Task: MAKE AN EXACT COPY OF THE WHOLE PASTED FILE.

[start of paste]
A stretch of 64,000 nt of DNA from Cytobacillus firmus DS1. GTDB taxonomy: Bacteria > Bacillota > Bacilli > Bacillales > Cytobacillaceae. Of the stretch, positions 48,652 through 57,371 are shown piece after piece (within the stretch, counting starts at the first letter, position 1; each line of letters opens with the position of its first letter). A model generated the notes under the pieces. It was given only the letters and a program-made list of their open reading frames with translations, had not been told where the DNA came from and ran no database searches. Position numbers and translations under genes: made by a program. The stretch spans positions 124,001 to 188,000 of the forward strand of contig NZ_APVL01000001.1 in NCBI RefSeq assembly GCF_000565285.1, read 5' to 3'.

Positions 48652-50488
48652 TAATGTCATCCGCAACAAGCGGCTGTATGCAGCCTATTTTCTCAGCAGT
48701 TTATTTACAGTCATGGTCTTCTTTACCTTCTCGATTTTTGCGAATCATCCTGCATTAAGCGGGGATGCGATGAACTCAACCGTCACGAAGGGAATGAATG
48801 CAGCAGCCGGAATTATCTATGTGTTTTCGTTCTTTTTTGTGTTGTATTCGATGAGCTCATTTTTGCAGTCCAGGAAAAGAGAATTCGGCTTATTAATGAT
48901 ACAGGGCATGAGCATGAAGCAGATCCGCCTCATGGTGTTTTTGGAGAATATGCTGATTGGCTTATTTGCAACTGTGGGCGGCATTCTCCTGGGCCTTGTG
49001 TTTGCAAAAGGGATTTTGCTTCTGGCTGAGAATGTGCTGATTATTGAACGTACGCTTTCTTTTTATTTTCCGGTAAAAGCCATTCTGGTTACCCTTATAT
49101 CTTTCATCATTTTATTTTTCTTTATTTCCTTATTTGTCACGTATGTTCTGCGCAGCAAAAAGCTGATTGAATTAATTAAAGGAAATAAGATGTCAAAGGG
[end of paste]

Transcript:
A stretch of 64,000 nt of DNA from Cytobacillus firmus DS1. GTDB taxonomy: Bacteria > Bacillota > Bacilli > Bacillales > Cytobacillaceae. Of the stretch, positions 48,652 through 57,371 are shown piece after piece (within the stretch, counting starts at the first letter, position 1; each line of letters opens with the position of its first letter). A model generated the notes under the pieces. It was given only the letters and a program-made list of their open reading frames with translations, had not been told where the DNA came from and ran no database searches. Position numbers and translations under genes: made by a program. The stretch spans positions 124,001 to 188,000 of the forward strand of contig NZ_APVL01000001.1 in NCBI RefSeq assembly GCF_000565285.1, read 5' to 3'.

Positions 48652-50488
48652 TAATGTCATCCGCAACAAGCGGCTGTATGCAGCCTATTTTCTCAGCAGT
48701 TTATTTACAGTCATGGTCTTCTTTACCTTCTCGATTTTTGCGAATCATCCTGCATTAAGCGGGGATGCGATGAACTCAACCGTCACGAAGGGAATGAATG
48801 CAGCAGCCGGAATTATCTATGTGTTTTCGTTCTTTTTTGTGTTGTATTCGATGAGCTCATTTTTGCAGTCCAGGAAAAGAGAATTCGGCTTATTAATGAT
48901 ACAGGGCATGAGCATGAAGCAGATCCGCCTCATGGTGTTTTTGGAGAATATGCTGATTGGCTTATTTGCAACTGTGGGCGGCATTCTCCTGGGCCTTGTG
49001 TTTGCAAAAGGGATTTTGCTTCTGGCTGAGAATGTGCTGATTATTGAACGTACGCTTTCTTTTTATTTTCCGGTAAAAGCCATTCTGGTTACCCTTATAT
49101 CTTTCATCATTTTATTTTTCTTTATTTCCTTATTTGTCACGTATGTTCTGCGCAGCAAAAAGCTGATTGAATTAATTAAAGGAAATAAGATGTCAAAGGG